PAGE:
F-Droid comes with the distro, saving me the effort of installing it myself, and from there I can install Aurora to download apps from Google Play without signing in. If I can get something that works on F-Droid, that is my first choice, as everything on F-Droid is open source and free of trackers, but often that is not the case. Micro-G makes the app think Google Play is on the phone, but any telemetry or tracking that goes through play is stripped by Micro-G.
That'd be the WireGuard whose MacOS version is a closed-source blob which can only be downloaded from the App Store, yes? It's possible to build *something* from the available source, but important functionality seems to be missing. Being able to download something via an app store can be convenient for many users, but if it's the only way to get it, that sets off massive alarm bells, especially for security software.
I'll stick to OpenVPN until WireGuard do proper releases.
Amazon devices already have this policy. NordVPN (probably others too) offer a non-ad blocking VPN app in the Amazon store, with a notice if you want ad-blocking you need to download and install that version yourself. So sounds like the same will happen with regular Android VPN apps, you just need to sideload the ad-blocking version if that's what you want. The only restriction is they aren't allowed in the Play Shop.
If this goes ahead I'd expect a slew of legal cases and possibly even anti-trust cases because it is not legal to prohibit people from avoiding ads. There have been numerous cases which have asserted people's right to use ad-blockers in browsers or elsewhere. Furthermore, this is quite obviously an attempt to cement the primacy of Google's advertising services via the Play Store. Abuse of this could lead to the primacy of the Play Store on Android being threatened: something like the browser choice banner of yore; or Google being forced to choose between an ad network or a store provide.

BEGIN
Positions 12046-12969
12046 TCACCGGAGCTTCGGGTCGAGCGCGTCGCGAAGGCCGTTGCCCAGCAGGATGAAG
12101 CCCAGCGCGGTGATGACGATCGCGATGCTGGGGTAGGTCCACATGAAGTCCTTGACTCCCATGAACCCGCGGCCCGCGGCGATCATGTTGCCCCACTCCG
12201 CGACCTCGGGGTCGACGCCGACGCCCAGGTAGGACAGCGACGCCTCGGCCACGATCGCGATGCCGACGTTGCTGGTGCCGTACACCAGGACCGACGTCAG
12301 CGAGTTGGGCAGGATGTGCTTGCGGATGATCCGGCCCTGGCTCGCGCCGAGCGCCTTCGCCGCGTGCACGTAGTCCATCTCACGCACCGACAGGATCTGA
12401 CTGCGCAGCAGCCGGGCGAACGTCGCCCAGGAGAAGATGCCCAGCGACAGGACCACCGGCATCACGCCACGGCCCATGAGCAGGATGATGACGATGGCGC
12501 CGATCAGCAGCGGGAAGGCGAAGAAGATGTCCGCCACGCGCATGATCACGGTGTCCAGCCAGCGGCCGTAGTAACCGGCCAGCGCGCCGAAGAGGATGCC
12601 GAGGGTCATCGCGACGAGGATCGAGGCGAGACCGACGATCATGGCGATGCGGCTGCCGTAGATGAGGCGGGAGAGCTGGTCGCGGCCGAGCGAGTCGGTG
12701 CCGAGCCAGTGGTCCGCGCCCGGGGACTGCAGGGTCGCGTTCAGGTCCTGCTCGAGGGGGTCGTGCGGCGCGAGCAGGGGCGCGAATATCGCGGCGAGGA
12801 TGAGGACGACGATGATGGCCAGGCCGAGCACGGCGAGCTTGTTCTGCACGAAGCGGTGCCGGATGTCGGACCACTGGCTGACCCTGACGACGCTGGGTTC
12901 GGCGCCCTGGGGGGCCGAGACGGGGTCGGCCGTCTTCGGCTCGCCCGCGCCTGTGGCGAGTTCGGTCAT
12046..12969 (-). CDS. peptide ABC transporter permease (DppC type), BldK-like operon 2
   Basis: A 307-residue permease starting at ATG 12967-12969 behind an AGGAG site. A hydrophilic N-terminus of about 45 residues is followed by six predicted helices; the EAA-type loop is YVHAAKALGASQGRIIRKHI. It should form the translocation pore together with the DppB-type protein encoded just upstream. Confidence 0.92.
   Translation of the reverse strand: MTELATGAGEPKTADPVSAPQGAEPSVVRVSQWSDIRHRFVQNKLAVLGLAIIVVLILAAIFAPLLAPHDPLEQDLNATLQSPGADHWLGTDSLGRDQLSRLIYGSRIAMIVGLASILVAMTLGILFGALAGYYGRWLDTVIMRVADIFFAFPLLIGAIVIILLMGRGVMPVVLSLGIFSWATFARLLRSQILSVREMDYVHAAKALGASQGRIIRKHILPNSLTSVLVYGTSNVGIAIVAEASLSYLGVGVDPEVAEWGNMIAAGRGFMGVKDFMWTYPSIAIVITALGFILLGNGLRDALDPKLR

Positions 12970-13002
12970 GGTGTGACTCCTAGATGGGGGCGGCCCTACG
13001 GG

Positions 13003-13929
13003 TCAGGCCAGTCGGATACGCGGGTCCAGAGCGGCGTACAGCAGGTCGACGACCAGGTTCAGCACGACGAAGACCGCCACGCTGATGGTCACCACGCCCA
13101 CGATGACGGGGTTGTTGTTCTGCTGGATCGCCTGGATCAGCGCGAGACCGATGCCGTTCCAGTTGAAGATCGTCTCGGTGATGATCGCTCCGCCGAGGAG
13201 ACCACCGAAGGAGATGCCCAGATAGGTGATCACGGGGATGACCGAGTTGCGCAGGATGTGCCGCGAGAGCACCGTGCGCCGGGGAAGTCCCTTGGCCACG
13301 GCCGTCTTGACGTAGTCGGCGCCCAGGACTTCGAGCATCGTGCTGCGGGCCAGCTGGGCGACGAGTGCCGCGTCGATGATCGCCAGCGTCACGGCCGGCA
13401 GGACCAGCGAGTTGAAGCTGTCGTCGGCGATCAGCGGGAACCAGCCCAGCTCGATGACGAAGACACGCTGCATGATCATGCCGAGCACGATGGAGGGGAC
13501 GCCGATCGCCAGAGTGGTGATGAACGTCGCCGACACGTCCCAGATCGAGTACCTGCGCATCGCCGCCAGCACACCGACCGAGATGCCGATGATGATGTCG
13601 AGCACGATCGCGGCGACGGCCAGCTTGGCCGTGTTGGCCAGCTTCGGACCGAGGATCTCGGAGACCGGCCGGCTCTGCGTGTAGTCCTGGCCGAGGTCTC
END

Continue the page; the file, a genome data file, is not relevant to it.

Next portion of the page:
Whatever, those of us that don't like ads will simply continue to run blockers, side-loading them if necessay.
"Google for years has disallowed Android apps that block ads"
They won't let you see the web without them shoving their *** in your face.
They serve more malware (playstore) than any other source on the web
They turn in political opponents to oppressive governments (china)
They hijack all the links in gmail so they get add hits if you click
What's not to love about the goog?
I cannot trust my ISP (Comcast). Therefore, setting up pi-hole would be giving all to Comcast instead. I use Wireguard with a server hosted at Digital Ocean (subject to change at any moment).
I can block traffic at the wireguard server as well as a pi-hole implementation and Comcast is none the wiser.
It seems as though that wireguard may be targeted by Google's new policy based on my use case.
Most websites trying to geolocate are off by about 350 miles though from home an usually worse when on travel. That geolocation thing can range from humorous to annoying to unworkable.
A second issue is using Digital Ocean as the host for the server. Cloudflare provides "securtiy" services along side its CDN services but does it half-assed. So many of the Cloudflare customers then half-ass the "firewall" configuration. This multi-factor half-assery results in the lazy blocking of entire ASNs such as Digital Ocean's with Cloudflare passing the buck and their customer unreachable do to the block. Would it surprise you that they do not implement common mailboxes like admin@[domain] or webmaster@[domian]?